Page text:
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This Chinese joke is not for the faint of heart, and definitely not for kids. This profane language mix-up joke only makes sense if you know which Chinese words have double meanings.

Dirty Chinese Jokes: Beginner, Intermediate AdvancedThe crux of the joke is that the word sun, 日, and the word “grass”, 草, are pronounced identically to the way two Chinese swear words, both meaning “fuck”, are pronounced. So the phrase “我日” means both “I’m the sun” and also “fuck me!”, while the phrase “我草“ means both “I’m the grass” and (if pronounced the same but spelled differently in writing), “Fuck me!”

This usage of the term “我操” (the profane way to spell 我草) is pure Beijing taxi-driver slang, not an actual invitation to have sex. For example, “Fuck me! That guy almost ran right into us!”

There are a few other swear words with double meanings, so I’m going to do this a little differently than I usually do. I’ll write the Chinese, and in the English translation area, I’ll include the double meanings of words.

Lest you think I’m being crass [only] for crass’s (crasses? Crassnesses?) sake, these swear words are very often used in China, and because they have alternate meanings, it’s hard to figure out what’s going on when you read them.

The original text comes from Chinese joke site Chinajokes.cn


太阳给草打电话

太阳: 喂,草,你好吗,我日。

草: 我草,你谁啊?

太阳: 我日啊

草: 我草,你到底谁啊

太阳: 我日啊,你草吧

草: 他妈的,你到底是谁啊,我草

太阳: 我日,我日啊

草:我草.

这时, 太阳的妈妈接过电话: 我日他妈呀,你是草吧,草你妈呢

SHOW BASIC MEANING »
The sun gave the grass a telephone call.

Sun: Hey, Grass, how are you, I’m the sun.

Grass: I’m grass, who are you?

Sun: I’m the sun.

Grass: I’m the grass. Seriously, who are you?

Sun: I’m the sun! And you’re the grass!

Grass: Goddamnit (literally: His mother’s)! Really this time, who are you? I’m the grass!

Sun: I’m the sun! The sun, I say!

Grass: I’m the grass!

At this point, the sun’s mother picked up the phone and said: I’m the sun’s mother, you’re the grass, grass is your mother.

SHOW PROFANE MEANING »
The sun gave the grass a telephone call.

Sun: Hey, Grass, how are you, fuck me.

Grass: Fuck me, who are you?

Sun: Fuck me.

Grass: Fuck me. Seriously, who are you?

Sun: Fuck me!! And fuck you!

Grass: Goddamnit (literally: His mother’s)! Really this time, who are you? Fuck me!

Sun: Fuck me! Fuck me!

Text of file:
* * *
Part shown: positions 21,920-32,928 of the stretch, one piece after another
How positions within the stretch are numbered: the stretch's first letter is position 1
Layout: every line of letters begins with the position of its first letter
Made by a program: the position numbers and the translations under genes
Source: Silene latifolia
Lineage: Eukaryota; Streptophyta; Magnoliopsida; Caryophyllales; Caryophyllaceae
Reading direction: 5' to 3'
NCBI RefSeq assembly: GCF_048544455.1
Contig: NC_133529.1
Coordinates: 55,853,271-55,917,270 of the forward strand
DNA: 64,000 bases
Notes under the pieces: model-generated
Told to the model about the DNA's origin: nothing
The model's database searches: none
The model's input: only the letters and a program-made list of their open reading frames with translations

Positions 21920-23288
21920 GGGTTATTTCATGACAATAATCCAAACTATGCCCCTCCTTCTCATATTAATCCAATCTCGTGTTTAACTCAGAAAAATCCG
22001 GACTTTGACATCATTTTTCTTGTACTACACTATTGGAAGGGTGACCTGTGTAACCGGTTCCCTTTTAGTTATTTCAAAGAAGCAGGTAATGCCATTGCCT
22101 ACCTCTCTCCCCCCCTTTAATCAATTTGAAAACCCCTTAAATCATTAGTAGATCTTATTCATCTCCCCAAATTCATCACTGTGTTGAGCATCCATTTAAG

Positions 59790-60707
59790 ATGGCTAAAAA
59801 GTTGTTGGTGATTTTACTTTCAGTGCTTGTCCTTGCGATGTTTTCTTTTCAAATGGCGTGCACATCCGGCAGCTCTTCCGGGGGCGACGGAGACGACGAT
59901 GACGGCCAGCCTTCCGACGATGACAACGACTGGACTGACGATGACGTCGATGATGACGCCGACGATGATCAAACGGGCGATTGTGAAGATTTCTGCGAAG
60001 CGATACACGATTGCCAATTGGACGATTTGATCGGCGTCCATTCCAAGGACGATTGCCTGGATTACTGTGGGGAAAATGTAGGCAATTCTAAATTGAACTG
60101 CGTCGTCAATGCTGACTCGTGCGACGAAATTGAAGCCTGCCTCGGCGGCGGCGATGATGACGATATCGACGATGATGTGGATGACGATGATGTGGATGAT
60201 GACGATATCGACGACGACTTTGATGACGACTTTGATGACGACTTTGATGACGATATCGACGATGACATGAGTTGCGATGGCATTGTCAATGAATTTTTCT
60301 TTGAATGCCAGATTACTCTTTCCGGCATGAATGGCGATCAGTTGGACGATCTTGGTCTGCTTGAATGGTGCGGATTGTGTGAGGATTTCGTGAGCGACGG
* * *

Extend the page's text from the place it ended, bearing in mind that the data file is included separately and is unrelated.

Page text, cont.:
Grass: Fuck me!

At this point, the sun’s mother picked up the phone and said: Fuck me goddamnit it, you’re fucked, fuck your mother.



10 comments to "The Sun Gives the Grass a Call: The F Word. A Lot."

  1. I am a high schoolChinese teacher and this website has been a miracle. But this post really needs to be taken down before I can use it again for obvious reasons. Please understand I am not for censorship, but since many educator might use this website, you should be more sensative to that. Thank you!

    • Hi Louis, I’m glad the site has been helpful thus far, and I understand your concern.

      Do please understand that this is my very own home on the web. I don’t make any money on this, I’ve spent countless hours working on it for my own enjoyment, and I occasionally post swear words. I like swearing *shrug*. It infuses the language with a satisfying emphasis.

      While I’m happy to provide my translation work here for others to read and benefit from, I ask you to remember that this is my personal website, it’s not intended to be an educator’s resource (though glad that it can be!) and frankly it won’t suit everyone.

      I like this post, it’s about real slang Chinese. It won’t be coming down, and the swearing will, assuredly, continue. If that’s an issue with your students, I recommend you don’t give them the URL. On the other hand, I’m not doing this for fame and fortune – you’re more than welcome to print the translations off my site, delete any mention of where they came from, and use them as exercises in your class if that helps you out. (Teachers: go ahead, I don’t need to be credited or sourced if you’re using these posts for classroom exercises).

      • Kendra,我同意你的看法。

      • Kendra,

        I am a Chinese teacher, and I have been trying so hard to find authentic language for my dear students. Your website is the best cure for me and my students. As a teacher and Chinese, thank you for your hard work.

        Sincerely,
        Angkeyile

    • Well, you should buy a boring textbook then. It’s school friendly and more of your kind. I am a Chinese teacher as well. I love this post.

  2. so cool of you to post stuff with swear words and even more cool [idk, is 2013 too late 2use this 90s word that often?!...forgive me if yes] for sticking up and not wanting to take it off the web.

    swear words are parts of language that we should accept as such,whats that stupidity of refusing their existance ? to me its like human beings refusing to admit that they poo and pee just b/c its not nice and sweet.

    most important of all, swear words really allow natives to pour out/vent out their anger,frustration etc.., like no other words both in and outside of their mothertongue could. so they have their importance…

  3. It’s necessary to recognize the swear words in a language you are learning. However, when I was teaching English, I always told my students not to try swearing in English until they headlined in an English speaking country for many years. Getting swear words wrong is merely comical, and that is the last thing you want when you are trying to swear. I advised them to swear in their own languages. English speaker would know from the intonation that the student was swearing, and probably think that the student was saying something unimaginably strong.

  4. What is the the profane homonym for 我日?
    i.e. 我操 is homonym for 我草

  5. Maybe my Chinese is not good eough… but why do you say grass 草 “cao” is the same pronunciation as sun (or day) 日 “er” ?


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